My Two Most Valuable Blogging Lessons of 2007

This post was guest blogged by Jimson Lee of Speed Endurance, a blog about running and being the best that you can be.

I went live with Speed Endurance on May 21, 2007. The Blog was originally inspired by Steve Pavlina’s Blog as a way to write the book I never wrote.

From there, I came across John Chow’s site from his targeted ad “I love Steve Pavlina… Your blog that is. Keep up the good work” campaign. Little did I realize that John lives in the same city as me!

After 7 months of blogging, here are the 2 most valuable lessons for 2007… the year of my blog:

1) You Can’t Predict the Future from Traffic Sources

I didn’t expect the power of a global audience. Where I thought I’d get the most traffic, I didn’t. Where I didn’t expect to get the most traffic, I got hammered. My site is primarily a running blog, and I was expecting most of my referrals from USA or Canada. However, traffic from South Africa and the UK are increasing weekly.

A lot of my traffic came from articles not written by me. For example, a guest post was Stumbled upon, which spiked the traffic on my server. This shows the importance of having a solid reliable web hosting company.

A lot of my traffic came from articles not about my niche, but it was “speed endurance” related. I had a personal story of a friend attempting a world record in pull-ups, and I kept a journal his last 8 weeks of training. I also included a video of the record attempt. Hence, a personal voice and video certainly draws readers.

2) Monetization Methods Changes Like the Weather

Who would expect Google to change their ad format to prevent accidental clicks? Only the URLs are clickable; white space around the ads can no longer produce a clickthru. This happened on Nov 14, and it certainly hurt a lot of Google Adsense publishers with a drop in Page CTR and Page eCPM.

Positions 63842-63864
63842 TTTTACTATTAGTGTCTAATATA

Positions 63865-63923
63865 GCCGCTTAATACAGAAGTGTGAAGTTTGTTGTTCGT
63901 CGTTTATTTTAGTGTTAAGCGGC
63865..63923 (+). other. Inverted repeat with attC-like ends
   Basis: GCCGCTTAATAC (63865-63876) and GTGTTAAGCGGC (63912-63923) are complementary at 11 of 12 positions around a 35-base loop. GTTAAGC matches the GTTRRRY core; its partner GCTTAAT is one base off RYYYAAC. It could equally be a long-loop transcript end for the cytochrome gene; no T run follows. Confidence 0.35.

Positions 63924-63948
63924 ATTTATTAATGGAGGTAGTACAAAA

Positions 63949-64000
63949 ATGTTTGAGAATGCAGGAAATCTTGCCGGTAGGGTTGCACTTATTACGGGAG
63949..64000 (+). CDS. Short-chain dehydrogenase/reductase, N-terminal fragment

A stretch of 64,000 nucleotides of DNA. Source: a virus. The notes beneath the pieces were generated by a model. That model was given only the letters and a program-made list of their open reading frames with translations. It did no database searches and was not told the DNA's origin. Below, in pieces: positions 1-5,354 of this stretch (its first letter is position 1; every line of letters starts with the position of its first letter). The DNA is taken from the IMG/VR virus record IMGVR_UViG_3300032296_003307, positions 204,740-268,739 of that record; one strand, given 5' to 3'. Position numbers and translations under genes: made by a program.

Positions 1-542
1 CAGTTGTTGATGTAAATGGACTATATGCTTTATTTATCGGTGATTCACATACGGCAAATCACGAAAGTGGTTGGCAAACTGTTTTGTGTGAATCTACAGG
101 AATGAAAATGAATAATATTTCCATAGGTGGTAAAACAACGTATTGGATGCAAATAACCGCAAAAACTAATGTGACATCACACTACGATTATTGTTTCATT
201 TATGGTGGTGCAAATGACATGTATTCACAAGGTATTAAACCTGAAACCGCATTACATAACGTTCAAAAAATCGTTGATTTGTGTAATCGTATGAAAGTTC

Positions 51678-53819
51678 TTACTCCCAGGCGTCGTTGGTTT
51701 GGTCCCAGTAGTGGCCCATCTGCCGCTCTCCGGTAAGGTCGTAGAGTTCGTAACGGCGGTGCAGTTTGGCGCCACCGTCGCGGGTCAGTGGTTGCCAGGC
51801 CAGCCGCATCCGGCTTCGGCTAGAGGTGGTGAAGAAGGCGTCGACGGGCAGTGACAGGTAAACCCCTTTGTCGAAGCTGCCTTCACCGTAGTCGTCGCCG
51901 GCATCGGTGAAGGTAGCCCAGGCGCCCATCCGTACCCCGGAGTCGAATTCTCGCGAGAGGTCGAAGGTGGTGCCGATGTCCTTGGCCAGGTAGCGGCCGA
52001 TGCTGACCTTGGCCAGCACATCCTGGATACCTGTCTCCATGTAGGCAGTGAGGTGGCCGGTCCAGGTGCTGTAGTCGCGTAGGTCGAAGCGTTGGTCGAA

Then there was the controversy over the sponsored links debate and Text Link Ads. Once upon a time it looked like a sure money winner with consistent monthly payouts and residual income, but now they are losing customers faster than Ben Johnson because they are afraid of Google and a drop in PageRank! Bloggers who relied on Google SERPS for their traffic quickly removed TLA. Other sites, like John Chow or Tyler Cruz, still maintains their TLA.

Thus, like the old cliche, never put all your eggs in one basket!

2008 and Beyond

I wonder what 2008 will bring us? Will we see the end of blogging? Will cell phones and text messaging become the new medium? Will PC sales drop in favor for hand held devices?

I was also surprised when checking my server logs, Internet Explorer and Firefox were the top 2 browsers (no surprise there). But I noticed an influx of the “Playstation 3” browsers recently. With a lot of my readers being athletes, video games are their next best friend!

One thing is certain: death and taxes, but that’s another story. Which reminds me, you do have to declare ALL of your income from your ad networks!

Happy New Year!

32 thoughts on “My Two Most Valuable Blogging Lessons of 2007”

  1. I think more and more notebooks/UMPC-s will be sold in 2008, but I don’t know what will happen with the monetization methods. I mean we didn’t expect that Google will change the size of the clickable area of the Adsense ads…

  2. As living in Northern Europe I’m not up to speed with the use of cell phones in America. But, here in Scandinavia SMS (text messaging) is big! A normal 14-15 year old kid sends 1500 – 3000 messages/month!
    I think blogging is going to be bigger and more niche oriented in 2008.

    Happy new year to you all!

    1. It’s weird that the situation is similar in Eastern-Europe. Kids are sending crazy amounts of text messages daily.

  3. Alan Johnson says:

    Of course, the WWW-equation has a lot of variables, but not all things change. Even if the Web’s infancy, as a visitor, if you liked the information you’ve come across (even if I still can’t get over how downright unappealing websites used to be as far as design is concerned back then), you would visit the website again. Has that changed? Of course not, and personally, I doubt it will anytime soon.

    Alan Johnson

  4. Etienne Teo says:

    I am also not able to reach out asia countries instead my blog is read by USA visitors and they take up 70% of my reader board.

  5. David Chew says:

    If is giving useful information then it will still be on. 😆

  6. Karol Krizka says:

    I find that the second lesson on the list is true. My AdSense earnings go up and down like a roller coaster.

  7. While you do have to declare your income, you should be able to write most of it off (unless you’re making a lot) as business expenses. It’s important to know how to set up a home business and learn how to write about things that will allow you to write off your expenses. I assume that one of the reasons the John always writes about his dinners out on this blog is so he has a legitimate reason to write off the cost of those dinners as an expense for this blog. be creative and you can greatly reduce the amount you pay in taxes.

    1. MoneyNing says: